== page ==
Does serious illness increase the risk of developing PTSD?
We wrote about this topic back in 2011. At that time, a study in the Journal of the American Academy of Orthopedic Surgeons reported that 20-51% of patients who suffered musculoskeletal injuries went on to develop PTSD.
Another study, from the Journal of Psychosomatic Research, found that 36-45% of the 121 ovarian cancer survivors in their longitudinal study experienced PTSD at some point between the start of their chemotherapy treatments and their 3-month post-treatment follow-up appointment.
Overall, that’s a lot of patients developing PTSD after undergoing treatment for illness or injury.
Given the amount of time that has gone by, and since this is an important topic for practitioners, I wanted to update you with some new findings.
In May 2015, Critical Care Medicine published a metaanalysis conducted by Ann M. Parker, MD and a team from Johns Hopkins School of Medicine. Their survey found that, at 1-year post-hospitalization, PTSD symptoms remained present in 20% of critical care survivors.[bctt tweet=”At 1-year post-hospitalization, PTSD symptoms remained present in 20% of critical care survivors.”]
Parker and her team arrived at this figure after reviewing 40 articles that represented a combined total of 4,260 participants. Articles were screened to include only studies that evaluated adult nonspecific participants, measured PTSD symptoms using a validated instrument at least 1 month post-ICU, and contained at least 10 patients.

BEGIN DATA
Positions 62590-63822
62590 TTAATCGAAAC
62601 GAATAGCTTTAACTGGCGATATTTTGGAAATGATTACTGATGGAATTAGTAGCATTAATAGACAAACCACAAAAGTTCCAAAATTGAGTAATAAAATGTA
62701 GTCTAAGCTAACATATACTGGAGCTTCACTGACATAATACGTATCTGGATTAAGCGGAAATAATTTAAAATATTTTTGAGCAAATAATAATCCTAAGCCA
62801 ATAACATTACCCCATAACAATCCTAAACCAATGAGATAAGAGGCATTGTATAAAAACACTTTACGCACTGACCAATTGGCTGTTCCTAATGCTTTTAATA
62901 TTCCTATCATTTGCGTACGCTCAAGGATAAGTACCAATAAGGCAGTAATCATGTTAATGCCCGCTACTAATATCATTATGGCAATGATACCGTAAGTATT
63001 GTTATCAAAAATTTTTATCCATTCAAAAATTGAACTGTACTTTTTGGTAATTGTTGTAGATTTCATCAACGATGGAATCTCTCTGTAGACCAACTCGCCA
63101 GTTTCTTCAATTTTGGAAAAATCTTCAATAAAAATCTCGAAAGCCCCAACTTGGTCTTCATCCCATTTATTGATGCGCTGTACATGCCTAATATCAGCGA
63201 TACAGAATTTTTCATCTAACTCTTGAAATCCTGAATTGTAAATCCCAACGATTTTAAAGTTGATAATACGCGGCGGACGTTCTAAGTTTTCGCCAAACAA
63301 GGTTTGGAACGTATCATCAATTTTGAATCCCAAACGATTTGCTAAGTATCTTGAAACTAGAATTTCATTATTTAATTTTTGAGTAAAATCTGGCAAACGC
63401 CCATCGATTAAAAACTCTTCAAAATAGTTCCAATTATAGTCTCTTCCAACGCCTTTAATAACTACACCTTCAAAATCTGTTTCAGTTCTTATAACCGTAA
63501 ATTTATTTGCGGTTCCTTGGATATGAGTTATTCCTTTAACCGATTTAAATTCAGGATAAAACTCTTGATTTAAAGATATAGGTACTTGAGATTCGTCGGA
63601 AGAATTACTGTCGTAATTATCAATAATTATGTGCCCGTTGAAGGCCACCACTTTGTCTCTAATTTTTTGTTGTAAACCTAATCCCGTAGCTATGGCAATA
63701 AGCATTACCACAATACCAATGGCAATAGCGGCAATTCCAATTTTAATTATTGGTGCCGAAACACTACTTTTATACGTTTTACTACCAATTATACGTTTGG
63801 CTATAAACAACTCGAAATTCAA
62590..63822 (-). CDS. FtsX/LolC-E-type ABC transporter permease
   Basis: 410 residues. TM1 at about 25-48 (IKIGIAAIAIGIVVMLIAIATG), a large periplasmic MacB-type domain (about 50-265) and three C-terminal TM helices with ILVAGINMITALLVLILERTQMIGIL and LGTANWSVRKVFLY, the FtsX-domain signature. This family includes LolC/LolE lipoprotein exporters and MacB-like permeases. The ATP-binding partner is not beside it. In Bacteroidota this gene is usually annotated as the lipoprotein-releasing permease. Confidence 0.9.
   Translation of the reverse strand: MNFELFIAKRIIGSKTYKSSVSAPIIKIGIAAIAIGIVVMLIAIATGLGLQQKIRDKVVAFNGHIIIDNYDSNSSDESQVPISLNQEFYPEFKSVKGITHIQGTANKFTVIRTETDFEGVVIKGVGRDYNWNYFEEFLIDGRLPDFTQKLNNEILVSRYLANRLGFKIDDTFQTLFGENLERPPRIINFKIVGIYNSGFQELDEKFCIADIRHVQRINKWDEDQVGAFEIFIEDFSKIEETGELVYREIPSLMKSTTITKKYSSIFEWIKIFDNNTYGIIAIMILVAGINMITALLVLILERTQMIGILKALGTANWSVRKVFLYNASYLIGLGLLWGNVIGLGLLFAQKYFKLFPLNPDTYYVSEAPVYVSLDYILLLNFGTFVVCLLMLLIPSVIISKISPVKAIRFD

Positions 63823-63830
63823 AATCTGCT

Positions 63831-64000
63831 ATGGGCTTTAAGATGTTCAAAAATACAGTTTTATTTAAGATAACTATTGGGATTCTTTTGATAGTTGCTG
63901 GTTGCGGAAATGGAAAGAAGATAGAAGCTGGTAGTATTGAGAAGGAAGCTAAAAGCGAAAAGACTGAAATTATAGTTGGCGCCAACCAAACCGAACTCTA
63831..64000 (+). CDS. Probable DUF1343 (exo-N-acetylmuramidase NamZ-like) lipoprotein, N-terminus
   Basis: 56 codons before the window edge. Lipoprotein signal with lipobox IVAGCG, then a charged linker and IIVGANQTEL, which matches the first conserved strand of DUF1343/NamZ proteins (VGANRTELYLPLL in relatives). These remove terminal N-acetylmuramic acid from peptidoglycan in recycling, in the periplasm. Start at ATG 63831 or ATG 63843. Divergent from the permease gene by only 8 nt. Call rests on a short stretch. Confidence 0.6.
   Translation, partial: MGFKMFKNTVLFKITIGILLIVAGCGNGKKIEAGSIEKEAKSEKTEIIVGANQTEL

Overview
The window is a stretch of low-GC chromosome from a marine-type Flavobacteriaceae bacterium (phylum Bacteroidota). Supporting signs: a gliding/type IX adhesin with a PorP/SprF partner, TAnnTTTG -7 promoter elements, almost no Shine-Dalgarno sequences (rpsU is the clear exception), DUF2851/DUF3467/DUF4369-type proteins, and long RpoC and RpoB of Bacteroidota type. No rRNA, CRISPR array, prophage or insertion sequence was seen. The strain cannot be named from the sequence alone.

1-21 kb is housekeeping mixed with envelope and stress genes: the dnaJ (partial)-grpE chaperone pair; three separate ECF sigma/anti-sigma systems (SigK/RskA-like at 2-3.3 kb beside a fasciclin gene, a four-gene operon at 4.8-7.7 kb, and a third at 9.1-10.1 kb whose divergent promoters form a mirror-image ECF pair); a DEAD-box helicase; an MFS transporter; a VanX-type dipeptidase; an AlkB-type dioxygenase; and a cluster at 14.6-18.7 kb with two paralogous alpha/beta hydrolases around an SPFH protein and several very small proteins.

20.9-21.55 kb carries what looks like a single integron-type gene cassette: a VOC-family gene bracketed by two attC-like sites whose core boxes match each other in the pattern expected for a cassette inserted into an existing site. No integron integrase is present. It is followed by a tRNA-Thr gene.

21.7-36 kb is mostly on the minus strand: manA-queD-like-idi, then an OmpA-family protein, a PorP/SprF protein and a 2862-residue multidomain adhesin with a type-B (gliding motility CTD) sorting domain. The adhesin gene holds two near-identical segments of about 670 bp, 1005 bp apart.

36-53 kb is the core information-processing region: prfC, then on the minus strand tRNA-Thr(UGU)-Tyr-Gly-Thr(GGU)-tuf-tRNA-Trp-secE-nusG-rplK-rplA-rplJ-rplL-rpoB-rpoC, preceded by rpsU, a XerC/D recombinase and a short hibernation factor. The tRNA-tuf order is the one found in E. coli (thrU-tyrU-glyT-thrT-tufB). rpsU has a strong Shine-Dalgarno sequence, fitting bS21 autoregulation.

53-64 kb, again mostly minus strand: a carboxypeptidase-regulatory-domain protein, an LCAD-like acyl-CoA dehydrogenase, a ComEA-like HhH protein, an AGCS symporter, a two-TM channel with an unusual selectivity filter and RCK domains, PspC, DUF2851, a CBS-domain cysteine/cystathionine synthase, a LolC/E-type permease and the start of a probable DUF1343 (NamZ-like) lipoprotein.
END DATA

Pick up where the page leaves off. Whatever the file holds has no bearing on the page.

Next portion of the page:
In another study, also conducted at Johns Hopkins, a team led by Joe Bienvenu, MD looked at co-occurrence between general anxiety, depression, and PTSD symptoms. They looked specifically at co-occurrence at 2-year follow-ups for people who had been treated in the ICU for acute lung injury.
Bienvenu and his team assessed participants at 3, 6, 12, and 24-month post ICU treatment, using the Hospital Anxiety and Depression Scale, anxiety and depression subscales, and the Impact of Event Scale-Revised.
This study found that more than half of the participants exhibited detectable symptoms in at least one area (general anxiety, depression, or PTSD symptoms) at a 2-year follow-up. A majority of these participants demonstrated co-occurrence of multiple symptoms.
You’ll also find this published in the May, 2015 issue of Critical Care Medicine.
Now, these studies raise interesting questions I’d like to see investigated further. In particular, I’d be interested in learning whether participants were responding to their experience in the ICU or the life-threatening event that put them there originally (having ovarian cancer, for instance).
As a community, we need to be mindful of possible mental health issues resulting from injury, illness, and the medical interventions used to treat them. There may be a substantial group of patients who aren’t receiving the psychological support that they need.
What interventions would you suggest to decrease PTSD symptoms for patients undergoing treatment for serious injury or illness? Please leave a comment below.